Tuesday, July 17, 2007

Corn Poppies

Two years ago a local realtor mailed out an advertisement which was accompanied by a packet of poppy seeds. Ordinarily I toss seeds received in this manner into the mail pile and forget about them. But at the time I was contemplating some changes in a part of the garden, and I knew there would be some open space. Sometime in the early fall I scattered the seeds in the garden; a month or two passed before I noticed a few seedlings. As I recall, there were three. One of these grew lustily, and went into the winter as a six-inch rosette of bristly foliage. At this point I was resisting the temptation to count my chickens…corn poppies for me have never been reliable about surviving the winter.

But this plant did survive the winter and go on to grow very well. It quickly dwarfed its two companion poppies, and was eventually much larger than any spring-sown poppy. Most accounts of sowing poppy seeds urge that the resulting seedlings be thinned ruthlessly. My isolated plants had no competition to speak of, and the big one went on to teach me a good lesson in poppy culture. It grew to be about the size of a peck basket, had dozens of flowers for literally months and provided plenty of seed for the next year.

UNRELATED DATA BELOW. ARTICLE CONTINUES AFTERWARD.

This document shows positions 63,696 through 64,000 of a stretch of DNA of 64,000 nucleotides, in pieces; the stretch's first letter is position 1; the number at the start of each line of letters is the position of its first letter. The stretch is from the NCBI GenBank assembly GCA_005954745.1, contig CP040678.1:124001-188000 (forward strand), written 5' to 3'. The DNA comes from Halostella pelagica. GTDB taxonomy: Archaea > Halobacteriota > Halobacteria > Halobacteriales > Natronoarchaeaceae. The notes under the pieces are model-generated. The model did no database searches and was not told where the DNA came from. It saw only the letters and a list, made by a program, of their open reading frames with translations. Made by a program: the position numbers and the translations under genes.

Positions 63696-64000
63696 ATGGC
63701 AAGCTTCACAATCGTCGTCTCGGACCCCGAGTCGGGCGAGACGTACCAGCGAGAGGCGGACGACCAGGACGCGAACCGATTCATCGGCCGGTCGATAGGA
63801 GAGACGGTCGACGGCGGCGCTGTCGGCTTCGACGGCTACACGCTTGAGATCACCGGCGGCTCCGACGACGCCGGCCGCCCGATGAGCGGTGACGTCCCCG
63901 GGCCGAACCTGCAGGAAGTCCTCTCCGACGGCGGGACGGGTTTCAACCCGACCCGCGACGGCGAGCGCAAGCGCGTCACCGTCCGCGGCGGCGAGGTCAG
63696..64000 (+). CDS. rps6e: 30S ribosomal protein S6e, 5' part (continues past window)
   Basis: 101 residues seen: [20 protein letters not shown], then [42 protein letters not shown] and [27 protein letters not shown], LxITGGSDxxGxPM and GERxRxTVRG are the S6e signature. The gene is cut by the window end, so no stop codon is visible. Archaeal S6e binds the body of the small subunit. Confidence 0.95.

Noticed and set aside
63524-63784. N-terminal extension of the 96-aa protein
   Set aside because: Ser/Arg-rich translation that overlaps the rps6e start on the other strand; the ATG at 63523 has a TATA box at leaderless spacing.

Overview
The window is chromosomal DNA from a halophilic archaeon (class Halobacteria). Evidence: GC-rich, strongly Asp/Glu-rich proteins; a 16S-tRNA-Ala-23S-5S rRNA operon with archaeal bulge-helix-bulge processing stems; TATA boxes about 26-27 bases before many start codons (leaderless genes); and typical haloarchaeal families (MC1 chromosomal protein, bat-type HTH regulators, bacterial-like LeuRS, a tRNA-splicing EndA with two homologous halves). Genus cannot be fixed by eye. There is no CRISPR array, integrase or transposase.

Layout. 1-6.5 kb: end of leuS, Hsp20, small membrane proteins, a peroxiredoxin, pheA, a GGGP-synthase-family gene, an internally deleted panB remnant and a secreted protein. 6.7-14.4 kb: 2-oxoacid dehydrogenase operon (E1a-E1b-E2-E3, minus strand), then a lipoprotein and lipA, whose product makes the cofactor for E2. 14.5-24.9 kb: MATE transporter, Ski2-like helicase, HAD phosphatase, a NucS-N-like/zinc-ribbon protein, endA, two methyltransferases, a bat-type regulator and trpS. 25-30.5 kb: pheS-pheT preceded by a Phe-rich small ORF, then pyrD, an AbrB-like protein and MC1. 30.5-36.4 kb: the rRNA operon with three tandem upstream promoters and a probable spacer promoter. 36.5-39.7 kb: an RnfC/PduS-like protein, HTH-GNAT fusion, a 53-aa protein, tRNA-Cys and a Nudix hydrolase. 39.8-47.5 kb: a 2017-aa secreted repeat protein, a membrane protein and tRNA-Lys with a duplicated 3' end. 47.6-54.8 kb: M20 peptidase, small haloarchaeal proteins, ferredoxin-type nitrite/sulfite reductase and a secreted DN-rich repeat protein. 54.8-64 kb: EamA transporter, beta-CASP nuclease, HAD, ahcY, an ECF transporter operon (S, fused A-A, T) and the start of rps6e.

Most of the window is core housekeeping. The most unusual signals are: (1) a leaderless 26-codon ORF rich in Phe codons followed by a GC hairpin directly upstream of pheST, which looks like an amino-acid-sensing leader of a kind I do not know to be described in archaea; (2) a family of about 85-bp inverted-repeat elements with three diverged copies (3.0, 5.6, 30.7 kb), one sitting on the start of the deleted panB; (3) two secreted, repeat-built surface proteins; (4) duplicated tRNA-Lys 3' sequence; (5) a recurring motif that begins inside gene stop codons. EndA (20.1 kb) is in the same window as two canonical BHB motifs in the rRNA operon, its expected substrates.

Is there any plant in the garden which gives so much pleasure for so little expense? Those red poppies are as beautiful as anything I grow, and as they were among the first flowers I grew from seed as a child, they keep me in touch with my horticultural beginnings. It’s a real pleasure to come out in the early morning and watch the buds open: in one of the images you can see such a flower, still in its crinkly stage. The developing buds on their gracefully arched stems are a sort of loveliness of their own. To see the hairy stems backlit by the rising sun is another early morning pleasure. And then there is the red color of the flowers: poppies are exciting! The sun soon lights up the bowl of the flower and the petals glow like colored glass, and a gentle breeze causes the blooms, blooms so improbably large in proportion to their wire-like stems, to bob and sway. Soon the insects find them, and the greenish-yellow pollen soon musses the formerly neat interior of the bloom; by then, the petals have stretched out to their full, smooth-surfaced extent.

Every child should have a garden of poppies.

1 comment:

A rootdigger said...

I have bought the seeds nearly every year, sown them and by chance one may have grown and other times not a one. I want them so, but it doesn't work for me.